Fort Henry

Built 1832 - 1837, Abandoned 1891, Reconstructed 1936 - 1938

Historic Fort Henry Park official website

Fort Henry is a National Historic Site as designated by the Historic Sites and Monuments Board of Canada. The site is commemorated as being nationally significant for three reasons: it was built during the 1830's to defend the terminus of the Rideau Canal and the Naval Dockyard in Kingston Harbour; it was the largest and most costly fortification built in British North America west of Québec City; and it was designed as the key site in a network of fortifications for the defence of Kingston and its harbour.

Fort Henry, the Citadel of Upper Canada, is Kingston's premier historic attraction and outdoor military museum, gracefully situated on Kingston's highest point of land (Point Henry) at the convergence of the St. Lawrence River, Lake Ontario, and the Rideau Canal. Over a century and a half ago, Fort Henry was Kingston's first line of defence in the cold war that existed between British North America and the United States of America. Fort Henry was constructed to defend Kingston's Naval Dockyards against the threat of United States invasion. Although the mighty guns of Fort Henry were poised and ready to defend the Citadel, not a single fuse was ignited in the climate of war. Peace persisted.
(excerpted from the 2001 Fort Henry Program and Event Guide)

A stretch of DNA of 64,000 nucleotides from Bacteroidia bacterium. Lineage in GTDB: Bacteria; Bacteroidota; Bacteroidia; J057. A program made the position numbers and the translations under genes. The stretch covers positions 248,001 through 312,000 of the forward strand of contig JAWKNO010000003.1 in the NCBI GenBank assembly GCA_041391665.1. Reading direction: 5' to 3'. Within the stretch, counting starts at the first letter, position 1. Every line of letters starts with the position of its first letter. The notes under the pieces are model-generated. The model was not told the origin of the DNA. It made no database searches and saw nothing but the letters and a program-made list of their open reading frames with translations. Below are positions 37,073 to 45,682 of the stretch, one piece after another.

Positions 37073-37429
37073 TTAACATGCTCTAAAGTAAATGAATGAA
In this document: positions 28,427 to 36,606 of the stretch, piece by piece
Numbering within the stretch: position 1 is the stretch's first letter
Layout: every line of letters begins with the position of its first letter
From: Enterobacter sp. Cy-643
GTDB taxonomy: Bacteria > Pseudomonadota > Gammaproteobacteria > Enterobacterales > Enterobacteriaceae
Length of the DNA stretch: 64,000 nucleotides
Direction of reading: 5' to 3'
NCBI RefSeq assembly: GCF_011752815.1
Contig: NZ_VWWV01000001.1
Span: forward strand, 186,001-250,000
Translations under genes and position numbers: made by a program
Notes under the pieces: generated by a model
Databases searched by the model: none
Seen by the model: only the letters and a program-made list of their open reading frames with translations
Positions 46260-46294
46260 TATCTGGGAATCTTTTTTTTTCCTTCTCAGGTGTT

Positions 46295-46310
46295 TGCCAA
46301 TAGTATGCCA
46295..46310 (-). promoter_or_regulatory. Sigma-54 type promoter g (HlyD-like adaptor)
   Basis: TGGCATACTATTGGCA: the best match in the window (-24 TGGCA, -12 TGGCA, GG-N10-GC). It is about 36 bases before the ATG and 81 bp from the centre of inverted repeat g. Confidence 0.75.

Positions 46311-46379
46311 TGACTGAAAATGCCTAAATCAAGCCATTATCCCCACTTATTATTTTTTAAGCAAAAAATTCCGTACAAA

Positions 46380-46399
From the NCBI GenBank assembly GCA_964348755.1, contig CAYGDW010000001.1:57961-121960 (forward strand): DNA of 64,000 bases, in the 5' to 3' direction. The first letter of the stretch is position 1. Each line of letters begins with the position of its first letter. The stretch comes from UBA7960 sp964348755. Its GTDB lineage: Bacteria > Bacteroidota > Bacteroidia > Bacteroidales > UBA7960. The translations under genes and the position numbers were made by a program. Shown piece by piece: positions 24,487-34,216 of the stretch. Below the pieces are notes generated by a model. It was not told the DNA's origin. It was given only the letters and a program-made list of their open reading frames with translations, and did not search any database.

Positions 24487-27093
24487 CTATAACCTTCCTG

The present Fort Henry was built beginning in 1832, replacing an earlier stone blockhouse from 1812, also named Fort Henry. The well from the original Fort Henry blockhouse still exists within the dry ditch of the present fort. Fort Henry once had 27 24-pounder guns (effective range 1,200 yards) mounted en barbette along the parapet of the main fort, and nine 32-pounder guns (effective range 800 yards) emplaced in the Advanced Battery, built in 1837. The outer walls along the ditch, as well as the caponiere on the north wall, were defended by a total of 302 loopholes in the scarp and counterscarp walls for musketry and two 18-pounder carronades. The red-roofed bomb-proof casemates of the Advanced Battery were built in 1843. The West and East Ditch Towers were built in 1846 - 48 to close off and defend the branch ditches. Each tower had one 24-pounder gun on the top gun platform. The two towers were used as family barracks after 1863. Fort Henry has been restored and interpreted to the 1867 period.

courtesy of St. Lawrence Parks Commission
The old Fort Henry Blockhouse, circa 1820.

Map of Fort Henry
courtesy of Parks of the St. Lawrence
Map of Fort Henry.

photo by G. Romany - The Postcard Factory
A postcard of an aerial view of Fort Henry.

Fort Henry on approach from the ferry.

The West Ditch Tower, facing Point Frederick.

The Advanced Battery.

The Children's Military Muster Parade.

Hannah (second from left) would have to do everything backwards!

Presentation of Certificate of Enlistment.

The main sally port to Fort Henry.

A military band performing on the parade ground.

A casemate converted to Enlisted Mens' Barracks.

A casemate converted to a schoolroom for the garrison's resident children.

A casemate converted to Enlisted Married Quarters.

A casemate converted to a cookhouse.

The expansive parade ground.

Several 24-pounder guns along the top of the landward-facing parapet.

A 24-pounder gun on the parapet.

The East Ditch Tower, facing Cedar Island.
The Cedar Island (Cathcart) Martello Tower (built 1847) is in the background.

The dry moat between the Advanced Battery (on left) and the main fort (on right).

Gun drill demonstration on the parade ground, using 6-pounder BLR Armstrong field guns.